In the early 1950's the American Pop Charts are dominated by the remnants of the big band era including vocalists such as Doris Day, Frankie Lane, Frank Sinatra, Rosemary Clooney and Nat King Cole, along with band leaders Mitch Miller, Percy Faith and others. The Rhythm & Blues Charts feature African-American artists playing to a predominately African-American audience in urban centers and the south. Cleveland, Ohio radio Disc Jockey Alan Freed is an exception with his "Moondog Show" where he spins up-tempo rhythm & blues hits, but aims his show beyond the traditional African-American audience for R&B and gains a wide audience of both white and black teenagers. Freed eventually names this cross-current of musical styles and influences - electric blues, boogie, jazz, gospel, R&B vocal groups and country - "Rock and Roll".
In the sixties rock music comes of age and dominates the popular music charts. Elvis Presley continues to score hits in the early part of the decade, but the music continues to diversify with the folk revival, the Brill Building sound, Phil Spector's wall of sound, girl groups and surf music, all impacting the early part of the decade. The Motown, Stax and Atlantic labels bring more african-american artists back to the forefront of the pop charts. By 1964 American artists are sharing the top of the charts with U.K. bands led by the Beatles and The Rolling Stones. In the U.S. garage bands emerge, inspired by the British Invasion sound.
The Beatles break up in 1970, but all four members continue to impact the decade with successful solo careers. The early seventies are marked by the deaths of Jimi Hendrix, Janis Joplin and Jim Morrison who all die at the age of 27. Pyschedelic music declines, but morphs into hard rock, progressive rock and heavy metal. Touring bands move from playing clubs and theaters, to playing sports arenas. Big time bands, many of them formed in the '60's, such as the Rolling Stones, Pink Floyd, The Who, Grand Funk and Led Zeppelin travel in private jets and play to thousands in arenas and outdoor stadiums.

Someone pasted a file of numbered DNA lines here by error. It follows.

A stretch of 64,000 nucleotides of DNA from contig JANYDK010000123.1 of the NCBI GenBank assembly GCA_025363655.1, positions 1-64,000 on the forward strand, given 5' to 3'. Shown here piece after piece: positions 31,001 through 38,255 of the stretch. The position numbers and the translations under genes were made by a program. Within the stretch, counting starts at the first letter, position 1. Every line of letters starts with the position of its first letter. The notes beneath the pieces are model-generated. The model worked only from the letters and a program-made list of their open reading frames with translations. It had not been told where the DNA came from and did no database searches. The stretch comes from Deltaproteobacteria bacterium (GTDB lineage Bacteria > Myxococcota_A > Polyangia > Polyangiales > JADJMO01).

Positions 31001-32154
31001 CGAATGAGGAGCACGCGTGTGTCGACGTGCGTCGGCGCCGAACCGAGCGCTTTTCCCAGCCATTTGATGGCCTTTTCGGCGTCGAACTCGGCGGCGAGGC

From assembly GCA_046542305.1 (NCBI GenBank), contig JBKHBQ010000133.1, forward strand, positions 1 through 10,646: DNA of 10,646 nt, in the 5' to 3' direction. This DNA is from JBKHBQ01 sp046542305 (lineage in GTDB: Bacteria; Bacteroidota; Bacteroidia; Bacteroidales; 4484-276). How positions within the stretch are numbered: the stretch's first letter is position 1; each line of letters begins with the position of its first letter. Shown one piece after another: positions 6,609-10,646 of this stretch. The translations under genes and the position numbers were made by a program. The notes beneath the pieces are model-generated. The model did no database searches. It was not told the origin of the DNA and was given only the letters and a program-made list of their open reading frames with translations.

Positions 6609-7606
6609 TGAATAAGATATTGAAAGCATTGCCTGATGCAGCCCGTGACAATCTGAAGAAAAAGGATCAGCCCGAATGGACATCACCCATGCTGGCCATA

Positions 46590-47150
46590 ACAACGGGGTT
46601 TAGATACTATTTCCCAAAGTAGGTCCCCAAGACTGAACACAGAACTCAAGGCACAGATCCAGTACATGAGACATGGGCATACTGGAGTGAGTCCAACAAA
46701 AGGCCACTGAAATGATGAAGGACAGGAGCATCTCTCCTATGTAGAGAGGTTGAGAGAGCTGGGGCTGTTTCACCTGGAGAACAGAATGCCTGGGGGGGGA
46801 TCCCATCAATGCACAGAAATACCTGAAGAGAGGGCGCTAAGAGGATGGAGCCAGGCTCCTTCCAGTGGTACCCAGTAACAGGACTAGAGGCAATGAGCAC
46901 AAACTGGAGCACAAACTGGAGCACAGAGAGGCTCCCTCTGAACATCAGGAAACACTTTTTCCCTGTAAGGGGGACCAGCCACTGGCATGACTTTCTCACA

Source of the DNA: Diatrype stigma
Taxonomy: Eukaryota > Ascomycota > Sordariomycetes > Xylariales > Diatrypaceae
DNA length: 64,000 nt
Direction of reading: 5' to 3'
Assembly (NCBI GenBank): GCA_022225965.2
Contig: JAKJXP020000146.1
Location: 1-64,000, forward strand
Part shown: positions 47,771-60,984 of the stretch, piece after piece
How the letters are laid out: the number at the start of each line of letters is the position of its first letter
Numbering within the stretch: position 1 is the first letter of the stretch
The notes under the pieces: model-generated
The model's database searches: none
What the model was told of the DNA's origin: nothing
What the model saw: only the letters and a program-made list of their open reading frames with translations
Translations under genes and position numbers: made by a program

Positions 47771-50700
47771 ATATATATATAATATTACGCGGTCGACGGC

John Lennon is shot to death by a fan in 1980 just as he was coming back into the public eye with a new album. MTV (Music Television) is launched on 300 U.S. cable TV systems in 1981. By 1983 MTV is available on 2,000 cable systems. VH1 is launched in 1984 with a more classic rock format. The prevalance of music videos as a 24/7 marketing tool is influential in bringing numerous new bands and music styles into the mainstream, including a resurgence in heavy metal, the emergence of synthpop, new wave, rap and hip hop. The number of successful female artists, across many genres, is reflected in singles and album sales.
Alternative Rock and it's sub-genres Grunge and Pop Punk expand in popularity and ironically, explode into the mainstream during the 1990's. Major labels begin luring independent bands away from small record labels. These artists are resistant to the demands of big record companies and unwilling to change styles to reach a mass market audience. Nevertheless, many alternative bands, including REM, The Smashing Pumpkins, Red Hot Chilli Peppers, The Smiths and grunge bands like Nirvana, Soundgarden, Pearl Jam and others find success with mainstream audiences.